We should ‘NOT’ hold GRUDGES when we DISAGREE: Now Barnabas was determined to take with them John called Mark. But Paul insisted that they should not take with them the one who had departed from them in Pamphylia, and had not gone with them to the work. Then the contention became so sharp that they parted from one another. And so Barnabas took Mark and sailed to Cyprus; but Paul chose Silas and departed, being commended by the brethren to the grace of God. And he went through Syria and Cilicia, strengthening the churches. (Acts 15:37-41)
The above passage marks the beginning of the second missionary tour of Paul and Barnabas, and their entire journey is recorded in Acts 15:36–18:22. This journey was undertaken for the prime purpose of revisiting the Churches where these brethren had previously labored, and thus shows the zeal with which these apostles watched for the welfare of the congregations that they had founded. However, they disagreed on taking John Mark along with them this time!
John Mark was the son of Mary, who owned a house in Jerusalem where the church often prayed (Acts 12:12–17), and was the cousin of Barnabas (Acts 4:36–37; Col. 4:10). Peter referred to Mark as his “son” (1 Pet. 5:13). However, Mark had deserted Paul and Barnabas during their first missionary journey due to certain unknown reasons, and scripture doesn't tell us why Mark made the decision to go home. But Mark’s return didn't disqualify him from the faith or diminish his spirituality, no matter how strongly Paul felt about it!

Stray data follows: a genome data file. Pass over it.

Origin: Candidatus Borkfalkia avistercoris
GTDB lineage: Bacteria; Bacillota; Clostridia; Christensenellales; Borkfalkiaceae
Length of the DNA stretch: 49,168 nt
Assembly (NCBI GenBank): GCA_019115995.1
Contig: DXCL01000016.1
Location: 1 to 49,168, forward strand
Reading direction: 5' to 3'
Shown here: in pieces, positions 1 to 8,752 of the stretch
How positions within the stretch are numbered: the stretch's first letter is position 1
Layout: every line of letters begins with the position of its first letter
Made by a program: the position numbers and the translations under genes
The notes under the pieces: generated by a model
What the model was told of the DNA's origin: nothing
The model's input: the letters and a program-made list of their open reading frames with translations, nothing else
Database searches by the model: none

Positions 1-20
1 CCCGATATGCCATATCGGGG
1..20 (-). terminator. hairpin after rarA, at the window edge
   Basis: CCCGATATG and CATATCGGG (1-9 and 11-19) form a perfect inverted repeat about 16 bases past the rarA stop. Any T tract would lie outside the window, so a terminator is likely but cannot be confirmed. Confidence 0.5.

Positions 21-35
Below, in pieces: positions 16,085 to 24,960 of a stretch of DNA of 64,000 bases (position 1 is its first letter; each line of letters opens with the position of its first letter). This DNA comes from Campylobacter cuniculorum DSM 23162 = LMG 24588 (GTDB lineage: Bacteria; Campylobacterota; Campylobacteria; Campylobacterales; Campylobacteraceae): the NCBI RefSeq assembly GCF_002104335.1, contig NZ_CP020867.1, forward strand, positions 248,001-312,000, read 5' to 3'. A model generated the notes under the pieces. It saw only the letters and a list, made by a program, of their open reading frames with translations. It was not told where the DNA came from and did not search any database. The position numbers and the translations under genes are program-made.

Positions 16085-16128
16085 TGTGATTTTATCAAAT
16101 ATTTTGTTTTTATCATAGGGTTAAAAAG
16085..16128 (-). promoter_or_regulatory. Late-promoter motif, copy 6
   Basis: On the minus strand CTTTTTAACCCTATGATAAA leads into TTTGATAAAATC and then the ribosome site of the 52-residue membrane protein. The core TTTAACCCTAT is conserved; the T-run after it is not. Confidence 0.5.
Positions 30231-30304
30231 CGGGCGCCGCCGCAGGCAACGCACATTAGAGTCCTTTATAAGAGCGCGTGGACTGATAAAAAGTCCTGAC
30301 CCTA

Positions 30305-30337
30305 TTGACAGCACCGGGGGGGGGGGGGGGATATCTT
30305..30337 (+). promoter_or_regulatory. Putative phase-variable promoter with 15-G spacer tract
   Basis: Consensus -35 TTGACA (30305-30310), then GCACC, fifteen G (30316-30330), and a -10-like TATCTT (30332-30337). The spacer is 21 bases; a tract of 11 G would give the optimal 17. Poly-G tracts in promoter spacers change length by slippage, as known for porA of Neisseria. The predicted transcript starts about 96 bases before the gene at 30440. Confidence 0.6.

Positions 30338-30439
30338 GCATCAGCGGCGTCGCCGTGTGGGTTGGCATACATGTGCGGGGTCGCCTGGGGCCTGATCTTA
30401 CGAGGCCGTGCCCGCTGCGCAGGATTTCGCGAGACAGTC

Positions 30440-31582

Even though both Paul and Barnabas were spiritual men full of the Holy Spirit, yet they disagreed over the issue of Mark. Barnabas was determined to take Mark along with them since he was more people-oriented and due to the fact that Mark was his cousin. In this case Barnabas was right and God used the disagreement to make two missionary outreaches instead of only one. Barnabas took Mark home with him to Cyprus where he nurtured him both personally and spiritually.
Thanks to Barnabas, Mark turned out to be a special gift to the early church. Barnabas was able to recover and rebuild the life of Mark whom Paul later referred to as one whom he appreciated (Col. 4:10; 2 Tim. 4:11). He became a valued associate of Peter and probably traveled with him to Rome, where tradition holds that he composed the Gospel bearing his name by writing down Peter’s memories of Jesus’ life and teaching. With time and the encouragement of Barnabas, Mark developed into one of the key leaders of the early church. Early church tradition says that he was the first evangelist to Alexandria-Egypt, and the first bishop of that city!
It is interesting to note that even though Paul and Barnabas disagreed over the issue of Mark, their separation was friendly (see 1 Cor. 9:6; Philemon 24), and they did not hold any grudges against each other. Rather, they decided to part ways in the ministry as they faithfully served God earnestly in their own ways. Similarly, there are times when Christians will not agree on certain aspects of ministry. Perhaps the best course of action in some of those situations is to work separately if that is the will of God. Let us know that God can use these adverse situations for good by expanding His kingdom!